TESOL classes should be designed in such a way that it should not create any hurdle in the normal schooling, and studying other courses, like mathematics; moreover, it should not create any prevention the learning of other classes such as music, art, physical education, etc., in fact, it should appreciate pupils’ inclusion in those classes, so that they can interact with their peers and can apply their learned language skills; in order to make it happen, the TOSEL teachers would make such a schedule which would be 40% of the school day (Linse, 2008).

The reduction or discontinuation of TESOL instruction should take place after the consultation of the TESOL teacher with the classroom. For instance, the instruction from the TESOL teacher is not required for student of grade 3-4, and the necessity of the language of student can be fulfilled in the grade level classroom. Observation, formal and informal assessment, and teacher consultation are used to observe a student, who is stays on the TESOL list, continuously (Linse, 2008).

In order to develop advance language learning strategies and to conquer provincially prearranged outcomes, an advance learner should get TESOL instruction that is concentrated on precise and assessed requirements linked with those outcomes. For instance, reading comprehension, clarity in writing, vocabulary or grammar building techniques may be individually concentrated in TESOL intercession, having a restricted time period. At the beginning, the outcomes for the intercession should be declared. Prearranged program should be used to obtain the topics, skills development and resources in the TESOL instruction of advanced students (Linse, 2008).

The periodic appraisal or observation and consultation with kindergarten teacher would be the sources for examining the progress of a kindergarten child present in the list of TESOL. A TESOL learning plan for child will be proposed by the association of the TESOL and classroom teachers. The team may choose to place the name of the child on the list of TESOL after he gets into grade one, as five years is the top most period of TESOL support. Till the end of grade 5 the child will be permitted to obtain support, by which time benefit for lifetime learning would be achieved by the student from planned instruction (Linse, 2008).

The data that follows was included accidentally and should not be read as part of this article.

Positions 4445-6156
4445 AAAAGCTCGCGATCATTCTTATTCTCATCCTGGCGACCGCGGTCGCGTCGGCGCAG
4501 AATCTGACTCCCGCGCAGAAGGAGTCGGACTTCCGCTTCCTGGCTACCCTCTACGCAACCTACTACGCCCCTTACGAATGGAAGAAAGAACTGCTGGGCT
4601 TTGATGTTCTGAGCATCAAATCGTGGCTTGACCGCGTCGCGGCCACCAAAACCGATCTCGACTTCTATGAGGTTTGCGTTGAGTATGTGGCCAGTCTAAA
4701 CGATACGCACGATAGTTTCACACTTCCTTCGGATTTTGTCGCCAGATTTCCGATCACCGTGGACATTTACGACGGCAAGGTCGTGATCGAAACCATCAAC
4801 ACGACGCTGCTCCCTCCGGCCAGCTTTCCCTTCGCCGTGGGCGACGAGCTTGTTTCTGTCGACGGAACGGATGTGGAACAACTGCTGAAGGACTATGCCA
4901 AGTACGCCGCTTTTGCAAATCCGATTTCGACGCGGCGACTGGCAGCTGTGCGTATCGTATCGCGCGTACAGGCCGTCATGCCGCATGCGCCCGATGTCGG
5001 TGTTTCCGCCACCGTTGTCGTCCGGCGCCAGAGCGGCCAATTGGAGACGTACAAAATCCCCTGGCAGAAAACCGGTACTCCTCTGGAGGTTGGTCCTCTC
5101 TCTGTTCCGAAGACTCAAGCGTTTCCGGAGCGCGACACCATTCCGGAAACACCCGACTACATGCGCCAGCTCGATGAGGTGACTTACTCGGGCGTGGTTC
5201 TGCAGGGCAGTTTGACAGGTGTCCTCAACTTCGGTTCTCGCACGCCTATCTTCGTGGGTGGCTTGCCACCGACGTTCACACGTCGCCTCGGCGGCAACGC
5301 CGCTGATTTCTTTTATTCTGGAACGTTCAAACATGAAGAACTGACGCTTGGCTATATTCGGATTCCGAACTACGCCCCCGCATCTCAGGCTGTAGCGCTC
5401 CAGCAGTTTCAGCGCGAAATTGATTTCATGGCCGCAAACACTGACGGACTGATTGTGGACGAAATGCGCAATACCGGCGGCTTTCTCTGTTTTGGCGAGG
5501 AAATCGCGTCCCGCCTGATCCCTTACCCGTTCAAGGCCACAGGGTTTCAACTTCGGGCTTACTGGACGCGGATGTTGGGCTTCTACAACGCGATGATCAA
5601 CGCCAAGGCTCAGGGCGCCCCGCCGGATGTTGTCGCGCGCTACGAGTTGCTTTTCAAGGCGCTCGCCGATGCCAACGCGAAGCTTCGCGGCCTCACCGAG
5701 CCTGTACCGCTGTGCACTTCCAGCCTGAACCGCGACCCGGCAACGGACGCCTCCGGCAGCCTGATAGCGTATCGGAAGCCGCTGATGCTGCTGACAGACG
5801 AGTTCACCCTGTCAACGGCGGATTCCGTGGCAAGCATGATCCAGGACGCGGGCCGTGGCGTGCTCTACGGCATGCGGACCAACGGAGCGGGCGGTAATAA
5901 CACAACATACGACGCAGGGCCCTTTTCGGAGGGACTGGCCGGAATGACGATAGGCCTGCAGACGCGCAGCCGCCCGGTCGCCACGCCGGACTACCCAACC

Section 5: A critical evaluation of the course as applied to your situation.

There are strategies which the student needs to be educated clearly in order to skilled learners and they need to create good approaches for language learning in order to utilize them autonomously during their school careers (Hamayan et al., 2007).

There is a gap in the vocabulary accomplishment and reading knowledge amid the second language learners and their local speaking peers that exists in grade 6 and further than, which starts when the target language from kindergarten is introduced to the TESOL learners, as revealed through research (Geva, 2006, Roessingh, 2006, Kieffer, 2008). Thus, sustained classes for TESOL instruction wassustained classes for TESOL instruction were not proved to be the solution to counter this gap; though it can be predicted that presence in TESOL classes in the future can become counterproductive to addition. Hence, vocabulary building techniques is one of the language learning techniquetechniques that TESOL instruction concentrates on, which can be useful for TESOL student in future studies (Hamayan et al., 2007).

An early primary child entering English school system may be added by mid primary. But sometimes, due to the increment in academic language and expectations, the local English speaking peers of the TESOL students will conquer them. Thus, when child is grown-up to the standard that they can obtain advantage from it, they should be observed continuously and additional training in language learning skills, together with vocabulary building strategies, should be given, occurrence of which should take place in elementary grades (Hamayan et al., 2007).

Approaches to TESOL Instruction: Communicative Language Teaching